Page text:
American Samoa Women Longline Owners Persevere

Three American Samoan women who lead the way in the longline business in the territory are featured in the fall newsletter of the Western Pacific Regional Fishery Management Council, Pacific Islands Fishery News.

Under the title American Samoa Women Longline Owners Persevere, the feature tells the story of  Christinna Lutu- Sanchez, Rasela Feliciano and Krista Corry.

It says while the roles of women have evolved and expanded in the territory, more than 90 percent of the matai titles are held by men, despite this, the three have blazed a new trail while taking ownership of one of the United States main Pacific Fishing fleets.

Feliciano, of Feli Fisheries Inc,  Lutu Sanchez of Longline Services Inc and Corry of Tuna Ventures “are Samoan women whose families own all but three of the US longline vessels based in American Samoa.”

The article says that while each has her own unique business approach, they share two remarkable similarities in their management style.

First they are hands on and lead by example and second they treat their crew as family rather than employees.

The story tells about the struggles faced by the long line companies owned by the families of the three women due to the Large Vessel Prohibited Area (LVPA) issue.  This prohibits longliners from fishing within 50 miles from shore, an area only small alia can fish in.

The Fisheries Council had amended the LVPA rule to allow locally owned longliners to fish in the ar


ea reserved for alia, owever their decision was overturned by the US District Court in Honolulu.

The ruling was in response to a lawsuit filed by the Territory of American Samoa which argued that the rule went against the spirit of the American Samoa Deed of Cession with the US.

The three women featured in the article say that the local fishery is owned by indigenous families and provides jobs and economic revenue to the territory and fish to the cannery.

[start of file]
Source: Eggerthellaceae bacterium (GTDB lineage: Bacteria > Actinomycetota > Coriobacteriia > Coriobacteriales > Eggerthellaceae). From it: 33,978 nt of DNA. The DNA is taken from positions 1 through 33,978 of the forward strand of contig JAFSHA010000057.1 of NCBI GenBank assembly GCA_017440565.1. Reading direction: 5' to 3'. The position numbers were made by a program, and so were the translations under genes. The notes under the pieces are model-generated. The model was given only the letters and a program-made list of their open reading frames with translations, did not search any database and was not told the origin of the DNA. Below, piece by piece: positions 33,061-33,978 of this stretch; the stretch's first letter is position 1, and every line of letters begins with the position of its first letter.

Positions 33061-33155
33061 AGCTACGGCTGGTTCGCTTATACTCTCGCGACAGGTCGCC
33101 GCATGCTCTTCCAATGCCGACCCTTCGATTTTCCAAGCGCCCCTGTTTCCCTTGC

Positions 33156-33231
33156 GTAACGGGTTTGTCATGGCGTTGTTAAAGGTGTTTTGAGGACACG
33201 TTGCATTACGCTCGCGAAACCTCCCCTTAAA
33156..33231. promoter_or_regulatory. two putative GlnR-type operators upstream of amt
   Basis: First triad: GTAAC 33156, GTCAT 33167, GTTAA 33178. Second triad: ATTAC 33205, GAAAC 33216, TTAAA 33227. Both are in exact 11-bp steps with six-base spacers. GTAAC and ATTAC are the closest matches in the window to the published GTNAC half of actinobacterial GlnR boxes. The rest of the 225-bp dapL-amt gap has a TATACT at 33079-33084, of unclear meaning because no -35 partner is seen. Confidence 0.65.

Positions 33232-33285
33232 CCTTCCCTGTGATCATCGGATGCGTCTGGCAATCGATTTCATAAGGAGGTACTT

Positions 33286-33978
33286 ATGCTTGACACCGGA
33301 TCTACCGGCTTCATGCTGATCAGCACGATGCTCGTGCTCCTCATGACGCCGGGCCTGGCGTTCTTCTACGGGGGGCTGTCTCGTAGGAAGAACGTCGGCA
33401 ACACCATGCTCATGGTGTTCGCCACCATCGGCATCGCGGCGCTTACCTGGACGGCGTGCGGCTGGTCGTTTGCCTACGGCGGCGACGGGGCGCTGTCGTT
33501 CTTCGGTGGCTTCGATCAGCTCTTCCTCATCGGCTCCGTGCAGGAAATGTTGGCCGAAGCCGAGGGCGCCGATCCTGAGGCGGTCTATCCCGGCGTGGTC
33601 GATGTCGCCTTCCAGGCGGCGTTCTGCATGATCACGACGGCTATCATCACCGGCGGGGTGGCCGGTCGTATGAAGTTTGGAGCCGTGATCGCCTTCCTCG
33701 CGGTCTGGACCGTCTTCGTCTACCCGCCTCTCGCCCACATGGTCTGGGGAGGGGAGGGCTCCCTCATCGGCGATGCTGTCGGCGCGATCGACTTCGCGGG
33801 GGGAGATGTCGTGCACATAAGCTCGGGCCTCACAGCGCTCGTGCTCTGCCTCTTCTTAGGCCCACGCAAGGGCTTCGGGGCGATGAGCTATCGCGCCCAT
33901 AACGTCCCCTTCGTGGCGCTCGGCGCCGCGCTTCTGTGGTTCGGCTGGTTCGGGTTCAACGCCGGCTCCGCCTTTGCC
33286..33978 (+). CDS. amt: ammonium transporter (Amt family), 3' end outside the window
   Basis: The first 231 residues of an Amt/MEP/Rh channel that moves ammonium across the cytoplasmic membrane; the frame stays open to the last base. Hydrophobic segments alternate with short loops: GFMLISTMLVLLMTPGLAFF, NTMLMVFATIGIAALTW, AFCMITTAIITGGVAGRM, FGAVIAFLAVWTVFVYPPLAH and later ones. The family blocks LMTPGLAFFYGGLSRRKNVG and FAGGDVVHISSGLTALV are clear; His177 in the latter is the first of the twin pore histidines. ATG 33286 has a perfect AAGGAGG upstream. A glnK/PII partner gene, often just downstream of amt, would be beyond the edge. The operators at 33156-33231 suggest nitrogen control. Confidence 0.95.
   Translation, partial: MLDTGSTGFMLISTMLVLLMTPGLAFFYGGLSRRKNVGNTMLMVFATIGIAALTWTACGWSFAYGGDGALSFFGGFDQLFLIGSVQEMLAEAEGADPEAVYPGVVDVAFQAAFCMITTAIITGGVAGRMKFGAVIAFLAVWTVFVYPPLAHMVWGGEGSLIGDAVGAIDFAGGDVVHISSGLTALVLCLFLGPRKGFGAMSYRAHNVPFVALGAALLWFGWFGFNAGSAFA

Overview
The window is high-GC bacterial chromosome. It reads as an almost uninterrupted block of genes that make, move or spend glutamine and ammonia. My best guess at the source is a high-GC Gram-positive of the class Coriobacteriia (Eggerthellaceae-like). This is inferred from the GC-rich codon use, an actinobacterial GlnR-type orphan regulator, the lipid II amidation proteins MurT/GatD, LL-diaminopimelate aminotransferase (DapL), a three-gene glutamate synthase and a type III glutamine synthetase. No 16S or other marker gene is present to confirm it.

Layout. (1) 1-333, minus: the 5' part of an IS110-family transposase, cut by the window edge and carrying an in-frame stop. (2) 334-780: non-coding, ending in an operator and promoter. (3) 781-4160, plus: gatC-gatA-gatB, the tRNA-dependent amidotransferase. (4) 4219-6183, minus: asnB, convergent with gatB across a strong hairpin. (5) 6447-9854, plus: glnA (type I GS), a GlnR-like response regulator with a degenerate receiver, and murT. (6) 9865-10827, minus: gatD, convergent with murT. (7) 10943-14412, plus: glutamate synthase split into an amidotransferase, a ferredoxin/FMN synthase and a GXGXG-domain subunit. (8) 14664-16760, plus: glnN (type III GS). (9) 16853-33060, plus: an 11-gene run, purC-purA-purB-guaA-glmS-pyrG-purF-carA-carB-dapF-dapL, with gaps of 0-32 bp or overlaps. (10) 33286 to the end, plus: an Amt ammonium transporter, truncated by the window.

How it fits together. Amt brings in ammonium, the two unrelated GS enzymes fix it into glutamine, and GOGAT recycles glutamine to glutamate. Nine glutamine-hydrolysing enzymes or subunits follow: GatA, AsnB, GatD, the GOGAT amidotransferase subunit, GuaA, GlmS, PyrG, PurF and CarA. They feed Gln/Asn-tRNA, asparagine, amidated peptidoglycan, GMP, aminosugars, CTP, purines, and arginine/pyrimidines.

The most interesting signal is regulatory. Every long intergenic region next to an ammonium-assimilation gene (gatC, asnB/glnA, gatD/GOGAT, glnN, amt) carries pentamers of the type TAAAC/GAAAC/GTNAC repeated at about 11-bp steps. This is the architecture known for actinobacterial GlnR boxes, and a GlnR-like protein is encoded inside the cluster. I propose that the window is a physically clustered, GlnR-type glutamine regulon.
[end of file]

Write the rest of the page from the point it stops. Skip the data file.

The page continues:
The story points out that they have worked tirelessly over the past four years to gain support for their struggling fishery.

“When many other boat owners left the territory having decided that operating a longline vessel in American Samoa has become too difficult or expensive they remained.”

Lutu Sanchez says, “Fishing is risky, dangerous and a challenge. But it provides locally produced food. Fish is our food yet not enough people in American Samoa fish commercially, recreationally or for subsistence.

“Most people buy the fish they eat and the fish they buy is most likely imported.”

She notes that the US imported nearly $20 billion of seafood in 2016.

As American Samoans, Lutu Sanchez, Corry and Feliciano feel they have not received support from the American Samoa Government for their fishery and this is something that they find hard to understand.

Forming the core of the Tautai o Samoa Longline Association the three rely on each other for support.

Feliciano says, “Our goal is to coexist with our small fishing vessels to support and help each other and we continue to do so. This is never about us taking away from our small fishing vessels.”

Corry adds, “It is a struggle every day.  We are fighting to be able to continue to fish and put food on our table and the tables of those who work for us.  It is about supporting our families our economy.”